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SPECIES:  Rubus canadensis
Smooth blackberry. Wikimedia Commons image by Quinn Dombrowski.



AUTHORSHIP AND CITATION : Coladonato, Milo. 1994. Rubus canadensis. In: Fire Effects Information System, [Online]. U.S. Department of Agriculture, Forest Service, Rocky Mountain Research Station, Fire Sciences Laboratory (Producer). Available: []. Revisions: On 29 March 2018, the common name of this species was changed in FEIS from: thornless blackberry to: smooth blackberry. Images were also added.
ABBREVIATION : RUBCAN SYNONYMS : NO-ENTRY NRCS PLANT CODE : RUCA16 COMMON NAMES : smooth blackberry thornless blackberry TAXONOMY : The scientific name for smooth blackberry is Rubus canadensis L. (Rosaceae). No infrataxa are recognized [11,23]. LIFE FORM : Shrub FEDERAL LEGAL STATUS : No special status OTHER STATUS : NO-ENTRY


SPECIES: Rubus canadensis
GENERAL DISTRIBUTION : Smooth blackberry's range extends from Newfoundland to Ontario and along the Atlantic Coast south to Georgia and inland to Kentucky and Tennessee [27,32,35].
Distribution of smooth blackberry. Map courtesy of USDA, NRCS. 2018. The PLANTS Database. National Plant Data Team, Greensboro, NC [34] [2018, March 29].

   FRES10  White - red - jack pine
   FRES11  Spruce - fir
   FRES14  Oak - pine
   FRES15  Oak - hickory
   FRES18  Maple - beech - birch
   FRES19  Aspen - birch

     CT  DE  GA  KY  ME  MD  MA  MI  MN  NH
     NY  NC  PA  RI  SC  TN  VT  VA  WV  WI
     NB  NF  NS  ON  PQ


   K093  Great Lakes spruce - fir forest
   K095  Great Lakes pine forest
   K096  Northeastern spruce - fir forest
   K097  Southeastern spruce - fir forest
   K099  Maple - basswood forest
   K100  Oak - hickory forest
   K102  Beech - maple forest
   K103  Mixed mesophytic forest
   K104  Appalachian oak forest
   K107  Northern hardwoods - fir forest
   K108  Northern hardwoods - spruce forest
   K111  Oak - hickory - pine forest
   K112  Southern mixed forest

     5  Balsam fir
    14  Northern pin oak
    17  Pin cherry
    18  Paper birch
    23  Eastern hemlock
    24  Hemlock - yellow birch
    25  Sugar maple - beech - yellow birch
    27  Sugar maple
    30  Red spruce - yellow birch
    31  Red spruce - sugar maple - beech
    32  Red spruce
    33  Red spruce - balsam fir
    34  Red spruce - Fraser fir
    35  Paper birch - red spruce - balsam fir
    42  Bur oak
    45  Pitch pine
    46  Eastern redcedar
    53  White oak
    57  Yellow-poplar
    58  Yellow-poplar - eastern hemlock
    59  Yellow-poplar - white oak - northern red oak
    60  Beech - sugar maple


Smooth blackberry is a common understory species in open deciduous
forests, on mountain ridges, and in disturbed areas [4,15,19,20,22].

Common understory associates of smooth blackberry include mountain
maple (Acer spicatum), serviceberry (Amelanchier spp.), hobblebush
(Viburnum alnifolium), scarlet elder (Sambucus pubens), common
blackberry (Rubus allegheniensis), beaked hazel (Corylus cornuta),
southern mountain cranberry (Vaccinium erythrocarpum), minnie-bush
(Menziesia pilosa), and rosebay (Rhododendron catawbiense)


SPECIES: Rubus canadensis
IMPORTANCE TO LIVESTOCK AND WILDLIFE : Smooth blackberry is an important food for wildlife. Game birds, songbirds, raccoons, chipmunks, and squirrels eat the fruits. Deer and rabbits extensively browse the leaves and stems [5]. PALATABILITY : NO-ENTRY NUTRITIONAL VALUE : NO-ENTRY COVER VALUE : Smooth blackberry's extensive colonies provide excellent cover for wildlife. The colonies create nearly impenetrable thickets where birds, rabbits, and other animals hide. Colonies of smooth blackberry are common nesting sites for small birds [5]. VALUE FOR REHABILITATION OF DISTURBED SITES : Smooth blackberry has good erosion control value. It grows satisfactorily on barren and infertile soils and invades and occupies eroded areas. Smooth blackberry also establishes quickly on burns, old fields, and logged areas [5,37]. OTHER USES AND VALUES : The fruit of all species of blackberries are used to make desserts and sweet liqueurs [39]. OTHER MANAGEMENT CONSIDERATIONS : Maintaining openings in the overstory is the key to promoting smooth blackberry because invading trees and shrubs quickly shade it out. Smooth blackberry can be encouraged or rejuvenated by removing overhead shade, mowing, light burning, or deep cultivation [5]. Smooth blackberry is moderately sensitive to ozone [12,26].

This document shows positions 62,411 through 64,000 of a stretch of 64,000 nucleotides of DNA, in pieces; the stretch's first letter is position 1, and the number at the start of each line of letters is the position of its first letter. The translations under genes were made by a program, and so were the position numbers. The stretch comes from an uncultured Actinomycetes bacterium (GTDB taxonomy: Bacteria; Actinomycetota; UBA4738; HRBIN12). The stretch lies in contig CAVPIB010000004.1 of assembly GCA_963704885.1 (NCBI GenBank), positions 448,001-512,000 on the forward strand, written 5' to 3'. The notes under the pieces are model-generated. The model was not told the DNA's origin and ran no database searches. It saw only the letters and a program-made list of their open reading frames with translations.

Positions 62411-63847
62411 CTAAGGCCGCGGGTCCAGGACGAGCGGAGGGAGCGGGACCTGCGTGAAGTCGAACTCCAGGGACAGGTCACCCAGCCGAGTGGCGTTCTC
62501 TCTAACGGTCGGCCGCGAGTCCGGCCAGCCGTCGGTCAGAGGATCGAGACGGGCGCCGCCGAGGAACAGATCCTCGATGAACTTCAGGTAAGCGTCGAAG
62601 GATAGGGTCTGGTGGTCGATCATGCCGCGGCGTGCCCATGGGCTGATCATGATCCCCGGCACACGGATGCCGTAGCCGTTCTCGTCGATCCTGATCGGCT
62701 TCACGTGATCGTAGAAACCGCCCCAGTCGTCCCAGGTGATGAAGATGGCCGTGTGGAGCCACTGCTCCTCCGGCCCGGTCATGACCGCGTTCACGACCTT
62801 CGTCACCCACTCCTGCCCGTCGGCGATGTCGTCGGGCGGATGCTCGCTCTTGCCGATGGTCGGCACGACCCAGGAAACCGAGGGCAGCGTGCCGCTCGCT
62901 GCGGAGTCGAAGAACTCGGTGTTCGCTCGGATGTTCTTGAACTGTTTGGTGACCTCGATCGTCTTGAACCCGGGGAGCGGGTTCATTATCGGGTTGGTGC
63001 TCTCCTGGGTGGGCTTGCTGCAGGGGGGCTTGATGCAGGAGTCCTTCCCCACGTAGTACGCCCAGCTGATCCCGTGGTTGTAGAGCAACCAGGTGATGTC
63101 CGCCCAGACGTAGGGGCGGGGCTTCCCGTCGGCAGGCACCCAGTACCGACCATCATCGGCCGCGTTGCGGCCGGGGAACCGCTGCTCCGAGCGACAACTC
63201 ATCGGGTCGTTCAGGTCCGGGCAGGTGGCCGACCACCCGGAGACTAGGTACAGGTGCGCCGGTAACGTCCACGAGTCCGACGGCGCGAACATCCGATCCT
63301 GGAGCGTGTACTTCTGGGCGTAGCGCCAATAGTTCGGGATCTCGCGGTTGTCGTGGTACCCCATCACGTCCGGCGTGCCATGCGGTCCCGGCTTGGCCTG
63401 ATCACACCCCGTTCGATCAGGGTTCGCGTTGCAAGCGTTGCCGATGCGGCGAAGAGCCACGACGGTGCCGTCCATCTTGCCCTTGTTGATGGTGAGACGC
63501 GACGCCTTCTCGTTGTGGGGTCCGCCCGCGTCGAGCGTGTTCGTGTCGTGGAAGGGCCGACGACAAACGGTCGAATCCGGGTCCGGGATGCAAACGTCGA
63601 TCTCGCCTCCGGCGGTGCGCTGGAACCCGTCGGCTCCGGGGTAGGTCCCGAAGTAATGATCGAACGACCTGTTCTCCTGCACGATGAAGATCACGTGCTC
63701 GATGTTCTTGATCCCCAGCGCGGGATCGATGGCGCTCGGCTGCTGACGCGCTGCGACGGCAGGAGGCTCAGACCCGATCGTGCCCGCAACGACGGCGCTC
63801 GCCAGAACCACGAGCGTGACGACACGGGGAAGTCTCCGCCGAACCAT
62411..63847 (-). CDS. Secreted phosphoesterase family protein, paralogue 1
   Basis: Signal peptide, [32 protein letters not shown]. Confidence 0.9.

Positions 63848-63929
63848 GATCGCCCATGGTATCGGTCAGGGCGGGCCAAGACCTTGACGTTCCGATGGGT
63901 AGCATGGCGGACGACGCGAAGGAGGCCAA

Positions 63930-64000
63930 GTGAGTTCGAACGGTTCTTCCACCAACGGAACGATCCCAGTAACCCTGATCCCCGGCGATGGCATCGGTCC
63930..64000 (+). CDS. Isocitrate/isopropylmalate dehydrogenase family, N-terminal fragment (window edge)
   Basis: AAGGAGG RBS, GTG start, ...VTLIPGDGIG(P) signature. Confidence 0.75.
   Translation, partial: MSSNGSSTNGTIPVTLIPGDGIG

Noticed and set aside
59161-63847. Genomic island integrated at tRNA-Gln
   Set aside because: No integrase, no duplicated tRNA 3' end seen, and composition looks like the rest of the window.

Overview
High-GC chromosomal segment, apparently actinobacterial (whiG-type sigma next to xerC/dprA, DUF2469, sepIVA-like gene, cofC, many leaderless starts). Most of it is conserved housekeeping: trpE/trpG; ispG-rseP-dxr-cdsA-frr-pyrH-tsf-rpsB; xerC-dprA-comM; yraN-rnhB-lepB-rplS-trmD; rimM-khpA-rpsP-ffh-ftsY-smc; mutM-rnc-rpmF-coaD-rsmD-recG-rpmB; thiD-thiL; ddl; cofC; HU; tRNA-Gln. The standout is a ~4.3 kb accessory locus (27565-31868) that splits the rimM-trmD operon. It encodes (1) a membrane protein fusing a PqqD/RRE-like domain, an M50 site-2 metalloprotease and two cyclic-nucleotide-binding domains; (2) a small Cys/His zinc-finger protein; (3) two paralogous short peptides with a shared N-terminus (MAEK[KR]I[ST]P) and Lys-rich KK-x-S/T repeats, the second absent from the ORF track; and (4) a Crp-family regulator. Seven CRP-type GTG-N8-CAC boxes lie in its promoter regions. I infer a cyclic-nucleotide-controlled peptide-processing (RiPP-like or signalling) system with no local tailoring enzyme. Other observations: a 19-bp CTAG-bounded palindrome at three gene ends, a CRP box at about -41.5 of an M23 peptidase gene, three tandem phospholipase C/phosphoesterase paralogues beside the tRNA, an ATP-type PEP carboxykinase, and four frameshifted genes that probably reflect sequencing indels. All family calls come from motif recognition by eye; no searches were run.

SPECIES: Rubus canadensis
GENERAL BOTANICAL CHARACTERISTICS : Smooth blackberry is a deciduous, erect or arching, thicket-forming shrub which grows to 10 feet (2-3 m) in height [3,32,35,36]. The alternate compound leaves are 4 to 8 inches (10-20 cm) long. The numerous flowers are borne in clusters of up to 25. The fruit is an aggregate of small drupes, each containing a single hard-pitted nutlet [3,32]. Rhizomes are typically about 3 to 4 inches (8-10 cm) below the surface [9]. RAUNKIAER LIFE FORM : Hemicryptophyte REGENERATION PROCESSES : Reproductive versatility is well represented in the Rubus genus [7]. Smooth blackberry reproduces from seeds, by sprouting from rhizomes and the root crown, and by layering [5]. Vegetative propagation is the primary source of development of the dense colonies [5,15]. Seeds are probably dispersed by birds and animals that eat the fruit. Aboveground stems can reach 3 feet (1 m) in height in less than 2 months [21]. SITE CHARACTERISTICS : Smooth blackberry grows across a wide range of sites throughout the cool, moist climate of the Northeast [3,32]. It is very common in woods, old fields, cool hollows, and along roadsides [5,36]. Smooth blackberry is a mid- to high-elevation shrub. Frequency of smooth blackberry on heath balds in the Great Smoky Mountains was as follows [37]: Elevation 1200 m 1520 m 1980 m Frequency* 17 50 33 *average percentage of 6 plots SUCCESSIONAL STATUS : Smooth blackberry is shade intolerant [22]. It is present in mature spruce-fir forests in North Carolina [29], but not in sites undisturbed for 40 or more years in New Brunswick [9]. It shows vigorous growth in full sunlight and invades and colonizes many types of disturbed sites [5,6]. Vegetational changes following the death of Fraser fir (Abies fraseri) in the Great Smoky Mountains included a large (>10-fold) increase in smooth blackberry [22]. It is frequent in canopy gaps in spruce-fir (Picea spp.-Abies spp.) forests of the Great Smoky Mountains [13,16]. In canopy gaps in American beech (Fagus grandifolia) forest in the Great Smoky Mountains, smooth blackberry showed 93 percent frequency on 14 stands [28]. SEASONAL DEVELOPMENT : Smooth blackberry flowers from May to June. Fruits ripen in early summer and persist into September. The seed disperses in September [3,5].


SPECIES: Rubus canadensis